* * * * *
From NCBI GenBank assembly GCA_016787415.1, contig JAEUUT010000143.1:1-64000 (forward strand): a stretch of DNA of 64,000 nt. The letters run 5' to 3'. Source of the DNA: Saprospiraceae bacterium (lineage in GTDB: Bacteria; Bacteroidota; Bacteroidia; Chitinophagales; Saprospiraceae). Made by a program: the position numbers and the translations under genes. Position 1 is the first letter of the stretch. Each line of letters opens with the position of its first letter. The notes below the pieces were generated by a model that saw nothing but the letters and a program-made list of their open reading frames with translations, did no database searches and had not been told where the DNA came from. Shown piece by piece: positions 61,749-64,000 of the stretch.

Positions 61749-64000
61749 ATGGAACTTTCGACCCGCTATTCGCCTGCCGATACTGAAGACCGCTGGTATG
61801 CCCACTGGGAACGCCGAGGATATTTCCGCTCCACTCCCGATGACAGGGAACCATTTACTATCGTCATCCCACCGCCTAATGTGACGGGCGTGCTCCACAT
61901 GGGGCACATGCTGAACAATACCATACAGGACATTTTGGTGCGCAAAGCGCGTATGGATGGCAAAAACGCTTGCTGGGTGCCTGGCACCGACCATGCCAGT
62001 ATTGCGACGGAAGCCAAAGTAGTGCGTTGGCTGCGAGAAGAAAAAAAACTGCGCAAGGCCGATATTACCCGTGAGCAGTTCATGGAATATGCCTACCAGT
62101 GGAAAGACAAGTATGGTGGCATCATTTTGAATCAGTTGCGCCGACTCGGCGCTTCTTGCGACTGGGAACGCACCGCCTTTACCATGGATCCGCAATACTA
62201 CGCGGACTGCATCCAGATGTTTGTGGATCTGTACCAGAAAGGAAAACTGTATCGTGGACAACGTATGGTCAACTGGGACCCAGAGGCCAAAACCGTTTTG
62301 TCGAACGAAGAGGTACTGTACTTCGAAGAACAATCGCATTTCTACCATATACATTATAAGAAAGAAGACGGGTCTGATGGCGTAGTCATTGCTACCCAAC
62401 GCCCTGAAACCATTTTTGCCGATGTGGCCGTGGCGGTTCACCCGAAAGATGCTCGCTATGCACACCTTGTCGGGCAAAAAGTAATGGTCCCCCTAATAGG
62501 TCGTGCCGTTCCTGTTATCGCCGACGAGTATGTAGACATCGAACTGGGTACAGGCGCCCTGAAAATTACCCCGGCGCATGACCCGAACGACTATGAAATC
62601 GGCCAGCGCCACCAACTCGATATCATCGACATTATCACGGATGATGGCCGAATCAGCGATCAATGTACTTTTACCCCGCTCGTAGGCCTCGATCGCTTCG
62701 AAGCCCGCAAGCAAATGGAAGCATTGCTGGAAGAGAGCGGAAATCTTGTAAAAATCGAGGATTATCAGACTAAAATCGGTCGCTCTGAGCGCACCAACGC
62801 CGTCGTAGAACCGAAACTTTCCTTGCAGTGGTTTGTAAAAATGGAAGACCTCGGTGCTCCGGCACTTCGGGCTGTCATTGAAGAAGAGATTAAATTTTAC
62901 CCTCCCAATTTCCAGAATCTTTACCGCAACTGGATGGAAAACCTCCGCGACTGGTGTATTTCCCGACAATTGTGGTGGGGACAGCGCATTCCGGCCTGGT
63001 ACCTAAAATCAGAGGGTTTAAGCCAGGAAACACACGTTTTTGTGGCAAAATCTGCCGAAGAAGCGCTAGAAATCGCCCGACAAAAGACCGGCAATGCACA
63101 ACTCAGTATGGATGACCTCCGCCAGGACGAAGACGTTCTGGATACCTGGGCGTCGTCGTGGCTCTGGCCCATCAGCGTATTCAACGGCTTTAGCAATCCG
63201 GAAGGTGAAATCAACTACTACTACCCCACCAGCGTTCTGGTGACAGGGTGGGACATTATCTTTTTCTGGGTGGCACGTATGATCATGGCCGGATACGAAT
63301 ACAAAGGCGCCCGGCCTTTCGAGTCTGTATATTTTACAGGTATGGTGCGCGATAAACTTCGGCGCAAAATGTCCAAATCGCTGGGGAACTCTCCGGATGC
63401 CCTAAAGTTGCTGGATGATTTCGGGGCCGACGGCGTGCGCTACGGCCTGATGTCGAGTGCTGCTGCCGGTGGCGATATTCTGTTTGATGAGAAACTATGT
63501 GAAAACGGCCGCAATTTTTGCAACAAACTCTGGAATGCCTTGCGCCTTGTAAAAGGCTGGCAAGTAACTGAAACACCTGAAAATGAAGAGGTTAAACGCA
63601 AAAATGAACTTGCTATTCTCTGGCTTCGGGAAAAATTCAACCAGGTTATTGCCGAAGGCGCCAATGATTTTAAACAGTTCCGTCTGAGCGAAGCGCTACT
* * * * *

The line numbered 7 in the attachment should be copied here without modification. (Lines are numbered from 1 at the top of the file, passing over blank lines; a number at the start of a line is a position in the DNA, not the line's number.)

62101 GGAAAGACAAGTATGGTGGCATCATTTTGAATCAGTTGCGCCGACTCGGCGCTTCTTGCGACTGGGAACGCACCGCCTTTACCATGGATCCGCAATACTA